Andrew Glasgow Resident Writer, 2013
The problem with trying to “describe” Penland is that Penland is not only a “place,” a school, a community of likeminded creative people. It is also, or mainly (for me) an experience; a sensuous experience in its widest sense, that touched the very core of my being and as such it is extremely difficult to share with others. How to convey in words the change of energies that I immediately sensed as the taxi that was taking me to Penland from Asheville turned left from the main road into the winding narrow road up to the school? The visual lushness of the vegetation, its myriad shades of colours and smells—just a timid hint of the bombarding to which my senses would soon be subjected to at the school.
How to describe the buzz and creative tension that define the very air in this small hidden corner of the Appalachian mountain range? The mist and humidity of the summer mornings only added to the sensuous quality of the place. Penland is a “place” in the traditional sense of the word as a setting with a specific geographical location, beautiful buildings in the vernacular regional style –the heritage of a long tradition of solid skills and local knowledge. But it is also a way of being that goes beyond time and space, where I was offered the luxury of taking leave from a busy academic life, mostly guided by the capitalist ethics of production that has also infiltrated “the business of knowledge.” Everything was provided for me: a wooden and stone house that defies the boundaries between “inside” and “outside”—a shelter from “nature” and a platform onto it. The food: abundant, varied, and tasty provided a concrete and tangible sign of the defining character that Penland has for me: its nourishing quality. Penland takes care of the body in a variety of ways—of which excellent food and yoga exercise are only an example. Penland nourishes souls by providing that indefinable “something” that feeds our human-ness.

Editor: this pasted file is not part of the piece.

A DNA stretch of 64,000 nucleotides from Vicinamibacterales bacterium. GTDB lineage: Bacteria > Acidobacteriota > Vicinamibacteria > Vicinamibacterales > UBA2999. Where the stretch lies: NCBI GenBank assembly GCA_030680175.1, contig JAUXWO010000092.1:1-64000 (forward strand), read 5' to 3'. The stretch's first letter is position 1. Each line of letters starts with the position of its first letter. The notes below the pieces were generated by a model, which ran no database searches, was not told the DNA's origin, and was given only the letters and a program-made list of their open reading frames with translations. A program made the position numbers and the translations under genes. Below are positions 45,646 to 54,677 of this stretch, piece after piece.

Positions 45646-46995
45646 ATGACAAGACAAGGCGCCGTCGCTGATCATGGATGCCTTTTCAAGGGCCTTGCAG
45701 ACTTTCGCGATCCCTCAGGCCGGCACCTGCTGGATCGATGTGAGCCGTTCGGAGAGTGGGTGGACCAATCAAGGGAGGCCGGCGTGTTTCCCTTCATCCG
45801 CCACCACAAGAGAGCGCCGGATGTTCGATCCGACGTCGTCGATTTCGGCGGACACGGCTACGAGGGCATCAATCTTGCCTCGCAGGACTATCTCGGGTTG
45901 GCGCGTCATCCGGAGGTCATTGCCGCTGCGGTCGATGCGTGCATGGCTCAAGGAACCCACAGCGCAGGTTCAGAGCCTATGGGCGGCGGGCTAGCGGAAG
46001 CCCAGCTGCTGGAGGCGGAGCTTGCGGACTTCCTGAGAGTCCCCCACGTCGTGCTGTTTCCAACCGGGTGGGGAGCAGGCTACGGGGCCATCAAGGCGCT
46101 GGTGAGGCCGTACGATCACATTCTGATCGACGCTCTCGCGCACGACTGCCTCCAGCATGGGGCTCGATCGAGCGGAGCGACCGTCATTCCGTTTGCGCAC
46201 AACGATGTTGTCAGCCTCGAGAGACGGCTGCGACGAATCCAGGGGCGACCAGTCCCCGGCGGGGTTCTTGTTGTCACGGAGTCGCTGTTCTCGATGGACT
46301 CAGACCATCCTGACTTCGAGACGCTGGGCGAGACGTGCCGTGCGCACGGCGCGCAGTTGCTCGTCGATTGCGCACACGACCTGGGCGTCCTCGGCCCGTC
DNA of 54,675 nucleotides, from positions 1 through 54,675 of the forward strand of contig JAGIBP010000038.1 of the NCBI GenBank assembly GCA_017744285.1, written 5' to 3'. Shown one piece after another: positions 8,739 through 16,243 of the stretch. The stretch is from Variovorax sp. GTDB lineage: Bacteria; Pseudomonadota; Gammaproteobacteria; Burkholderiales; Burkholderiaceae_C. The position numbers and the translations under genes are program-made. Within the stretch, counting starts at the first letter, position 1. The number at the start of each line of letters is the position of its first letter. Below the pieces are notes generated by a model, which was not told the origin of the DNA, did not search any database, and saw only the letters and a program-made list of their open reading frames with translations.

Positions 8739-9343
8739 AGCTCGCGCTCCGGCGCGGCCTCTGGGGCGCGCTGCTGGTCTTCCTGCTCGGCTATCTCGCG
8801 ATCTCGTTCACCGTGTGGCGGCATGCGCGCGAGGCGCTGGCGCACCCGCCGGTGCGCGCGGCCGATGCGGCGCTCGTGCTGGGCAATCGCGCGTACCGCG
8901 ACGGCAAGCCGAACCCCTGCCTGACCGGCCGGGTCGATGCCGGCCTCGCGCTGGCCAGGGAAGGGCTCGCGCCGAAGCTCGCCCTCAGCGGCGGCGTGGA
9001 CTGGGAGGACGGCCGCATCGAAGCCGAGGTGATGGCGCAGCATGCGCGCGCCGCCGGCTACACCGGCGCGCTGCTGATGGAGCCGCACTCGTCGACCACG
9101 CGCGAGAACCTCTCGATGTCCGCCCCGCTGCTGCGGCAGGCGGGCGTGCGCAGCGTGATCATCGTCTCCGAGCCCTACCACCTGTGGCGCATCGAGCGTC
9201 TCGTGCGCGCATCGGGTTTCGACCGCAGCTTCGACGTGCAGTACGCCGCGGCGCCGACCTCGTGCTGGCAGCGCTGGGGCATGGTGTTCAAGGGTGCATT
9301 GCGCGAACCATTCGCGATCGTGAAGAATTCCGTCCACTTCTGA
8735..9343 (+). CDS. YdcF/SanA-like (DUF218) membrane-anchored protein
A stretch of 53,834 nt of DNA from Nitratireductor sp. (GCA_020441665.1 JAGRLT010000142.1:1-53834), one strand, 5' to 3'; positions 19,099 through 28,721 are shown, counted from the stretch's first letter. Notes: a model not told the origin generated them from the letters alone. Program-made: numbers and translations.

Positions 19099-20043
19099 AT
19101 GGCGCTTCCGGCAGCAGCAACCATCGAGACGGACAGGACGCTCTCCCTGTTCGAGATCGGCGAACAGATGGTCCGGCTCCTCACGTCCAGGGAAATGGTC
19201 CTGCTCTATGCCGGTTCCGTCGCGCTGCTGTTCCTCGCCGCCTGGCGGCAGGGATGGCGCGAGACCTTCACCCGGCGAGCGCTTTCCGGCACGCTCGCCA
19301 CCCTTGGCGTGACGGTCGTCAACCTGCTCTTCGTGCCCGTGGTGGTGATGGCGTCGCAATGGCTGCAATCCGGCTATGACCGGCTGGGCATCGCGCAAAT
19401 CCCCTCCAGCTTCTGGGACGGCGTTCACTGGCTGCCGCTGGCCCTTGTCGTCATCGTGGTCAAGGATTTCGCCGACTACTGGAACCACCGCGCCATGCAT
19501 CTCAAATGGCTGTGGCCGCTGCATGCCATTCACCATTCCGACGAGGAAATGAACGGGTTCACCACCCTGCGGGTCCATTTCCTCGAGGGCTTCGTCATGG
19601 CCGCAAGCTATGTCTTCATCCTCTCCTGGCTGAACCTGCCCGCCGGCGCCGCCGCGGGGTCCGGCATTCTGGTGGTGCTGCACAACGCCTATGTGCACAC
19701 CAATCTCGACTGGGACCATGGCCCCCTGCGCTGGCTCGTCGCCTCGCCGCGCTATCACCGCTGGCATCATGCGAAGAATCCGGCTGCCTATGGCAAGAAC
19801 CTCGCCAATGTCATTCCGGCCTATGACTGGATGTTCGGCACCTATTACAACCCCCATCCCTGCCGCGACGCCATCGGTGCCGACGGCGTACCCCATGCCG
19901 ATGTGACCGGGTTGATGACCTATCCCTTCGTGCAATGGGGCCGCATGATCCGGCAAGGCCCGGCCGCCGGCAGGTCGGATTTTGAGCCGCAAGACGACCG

Penland opened the doors of workshops and the experience and expertise attached to them. It welcomed me—an academic, not particularly “arty” (I thought)—into a community of creative and original minds. By treating me as a peer, and making me feel I had something interesting and meaningful to give, Penland gave me the confidence to experiment, dare, and push the boundaries of my own creativity and imagination. It transformed my sense of who I feel I am. It gave me space, freedom, and a safe human and physical environment to “be” in any way I felt I wanted to. It did so without asking anything in return.
When I asked what expectations Penland had about my stay, the answer I got was: “Just that you immerse yourself fully into the Penland experience.” I cannot think of a more generous and wise invitation. I could only do this by participating actively in the everyday “practice” of life at Penland. Practice opened the way to experience, and experience opened the door onto my Self. So, if I had to summarise what Penland has done for me, I would say it has allowed me to get in touch with my inner and true Being. Anyone that has had such an encounter at least once in his or her life knows that there is no going back.